By early August, the seedpods of the species tulips are ripe to gather. They are beautifully made, triangular in outline, with the seeds stacked up like Pringles in the three chambers into which each seedpod is divided. No computer could have come up with a design so efficient. In fact, I lost faith in computers as design tools when we were putting in the kitchen of our new house.
For the worktops, we'd decided to re-use big slabs of marble liberated from one of the bathrooms. On the day the marble cutter was due to turn up, the architect arrived with the calculations and drawings her computer had made, showing how the available material would best fit into the available space. The computer suggested 14 joints would be necessary. The marble cutter did the entire worktop with just three. Which left me with plenty of spare marble to use as a worksurface in the new greenhouse.
The seedpods are a reminder, not only that the tulip seed must be sown, but that I must send off an order for more bulbs to plant ready for spring. I do the same thing every year, almost as if I think spring won't come unless I plant bulbs to celebrate it. Of course it will. But the fact that crocuses get eaten by mice, that tulips fade away in our less-than-perfect conditions, that wretched pheasants peck the tops off the baby iris, never stops me from pushing yet more spring bulbs into the garden. I tell myself that, as a habit, it's cheaper than shoes or handbags. I can get 20 Crocus sieberi for £3.80. And I'm beginning to accept that the survival of bulbs from year to year is a bonus rather than a certainty.
When, for instance, an amazing stand of Lilium longiflorum bloomed in the flower garden this summer, I was overjoyed. I hadn't expected it. They'd done well in a pot the previous summer and I planted them out because I was trying to cut down on the amount of pots around the place, not because I expected them to do better in the ground. Lilium longiflorum! Who'd have thought it. This is the archetypal florist's lily, with long elegant trumpets, pure white and narcotically scented. I thought 10 times more of that than I did of the tall purple alliums that are one of the few bulbs you can rely on to come back (and even increase) each season.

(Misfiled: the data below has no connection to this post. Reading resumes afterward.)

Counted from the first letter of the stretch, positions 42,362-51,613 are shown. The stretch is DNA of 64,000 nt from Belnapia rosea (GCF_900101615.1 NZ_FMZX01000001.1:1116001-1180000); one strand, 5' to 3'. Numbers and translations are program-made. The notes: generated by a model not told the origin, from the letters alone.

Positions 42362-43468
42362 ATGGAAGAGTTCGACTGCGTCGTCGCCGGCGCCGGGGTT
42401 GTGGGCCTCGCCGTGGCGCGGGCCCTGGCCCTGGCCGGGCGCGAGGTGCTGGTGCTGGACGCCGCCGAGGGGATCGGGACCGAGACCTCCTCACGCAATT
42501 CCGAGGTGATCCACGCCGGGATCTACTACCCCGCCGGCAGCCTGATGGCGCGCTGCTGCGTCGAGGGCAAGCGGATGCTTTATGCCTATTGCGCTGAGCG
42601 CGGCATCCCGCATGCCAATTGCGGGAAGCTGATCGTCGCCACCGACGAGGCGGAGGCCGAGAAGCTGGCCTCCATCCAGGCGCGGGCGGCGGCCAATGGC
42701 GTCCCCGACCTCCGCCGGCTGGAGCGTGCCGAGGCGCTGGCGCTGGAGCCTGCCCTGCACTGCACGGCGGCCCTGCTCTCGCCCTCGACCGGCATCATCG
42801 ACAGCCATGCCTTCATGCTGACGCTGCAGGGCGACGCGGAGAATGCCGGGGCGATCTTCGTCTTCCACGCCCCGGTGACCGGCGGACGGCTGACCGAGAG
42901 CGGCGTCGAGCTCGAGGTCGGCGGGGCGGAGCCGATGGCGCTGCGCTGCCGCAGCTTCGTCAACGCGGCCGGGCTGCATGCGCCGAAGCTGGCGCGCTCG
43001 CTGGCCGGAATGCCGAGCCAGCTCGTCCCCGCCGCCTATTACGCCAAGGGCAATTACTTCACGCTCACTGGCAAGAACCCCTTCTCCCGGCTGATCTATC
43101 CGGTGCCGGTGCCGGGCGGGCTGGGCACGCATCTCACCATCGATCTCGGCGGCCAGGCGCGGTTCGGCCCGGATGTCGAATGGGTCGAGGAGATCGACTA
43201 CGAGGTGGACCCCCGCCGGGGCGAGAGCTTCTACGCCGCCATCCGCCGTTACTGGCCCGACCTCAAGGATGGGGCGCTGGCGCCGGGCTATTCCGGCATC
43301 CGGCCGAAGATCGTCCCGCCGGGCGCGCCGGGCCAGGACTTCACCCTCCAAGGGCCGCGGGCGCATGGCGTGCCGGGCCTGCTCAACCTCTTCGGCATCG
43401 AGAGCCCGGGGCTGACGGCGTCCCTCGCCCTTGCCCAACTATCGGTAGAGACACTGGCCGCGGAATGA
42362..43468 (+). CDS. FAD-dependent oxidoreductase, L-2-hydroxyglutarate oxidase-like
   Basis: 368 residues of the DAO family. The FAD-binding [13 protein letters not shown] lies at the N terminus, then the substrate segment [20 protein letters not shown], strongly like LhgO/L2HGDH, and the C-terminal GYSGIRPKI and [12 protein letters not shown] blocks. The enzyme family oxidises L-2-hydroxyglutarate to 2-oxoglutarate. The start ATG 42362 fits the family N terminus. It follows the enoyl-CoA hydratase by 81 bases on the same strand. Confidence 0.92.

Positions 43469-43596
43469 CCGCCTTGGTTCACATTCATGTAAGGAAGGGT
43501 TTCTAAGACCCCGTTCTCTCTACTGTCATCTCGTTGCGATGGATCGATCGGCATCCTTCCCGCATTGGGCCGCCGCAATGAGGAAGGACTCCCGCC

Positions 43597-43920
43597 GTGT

We have better soil here, for bulbs, than I've ever had before, light, well-drained greensand, rather than the clay which has, until this garden, been the only kind of soil I've ever known. So I've become more inclined to use groups of bulbs in the flower garden, mixed with the giant fennels and monkshoods, the spurges and thalictrums that make up the bulk of the herbaceous planting.
But even with this better soil, I still use the same technique I've always used. Bulbs destined for the border still get planted first in pots. Big black plastic pots, filled partly with our own compost, partly with a mix of John Innes No 3 (two scoops) mixed with one scoop of 6mm gravel. This way, I can keep an eye on the bulbs during their most vulnerable period during winter and early spring. I can cover them with netting against squirrels and other marauding animals and birds. When they come into flower, I can decide whether the flowers are as good as the picture suggested, and whether I'd want to see them again or not.
Then, when the flowers have died down, I plant them in the borders. The advantage of re-planting in summer is that I can see clearly where the gaps are. Planting in October and November is trickier because all remnants of bulbs such as iris or tulips have disappeared and you run the risk of trying to plant one lot of bulbs on top of another and slicing the previous incumbents to bits as you are doing it.
Another advantage is that I can leave annuals such as ammi, cleome and late-flowering tender perennials such as Salvia dombeyi to continue to flower, as they will often do if we have a mild October. Bulbs in the border are often destined to fill the spaces that annuals have previously occupied, but it's easier to plant these spaces when the annuals themselves aren't there.
So in spring, before the bulbs come into flower, I can carry them in their pots to the spaces that I can now see need to be filled in the border. And when the flowers actually bloom, I can check whether there's going to be an unforeseen colour clash. Planting twice, you may think, is a chore. But I've got used to this way of doing things and for me, it works.
In our border this season I'm adding:
'Eye of the Tiger', a Dutch iris about 60cm tall that blooms in late May and early June. This one has purplish blue standards and brownish-red falls, each marked with a flash of yellow. A beauty available from de Jager (dejager.co.uk) at £4.10 for 10.
'King of the Blues', an English iris which usefully comes into bloom just as the Dutch iris are going over. It's usually slightly shorter (40-50cm) but with bigger flowers. This variety is deep blue, scratched with white in the throat. Available from Avon Bulbs (avonbulbs.co.uk) at £5 for five.
'Allium cernuum' is a charming allium with deep pink nodding flowers, more than 30 in a head, the stemlets flushed a deeper purple. 45-50cm tall, flowering with us in June and early July. Available from Bloms (blomsbulbs.com) at £9.40 for 10.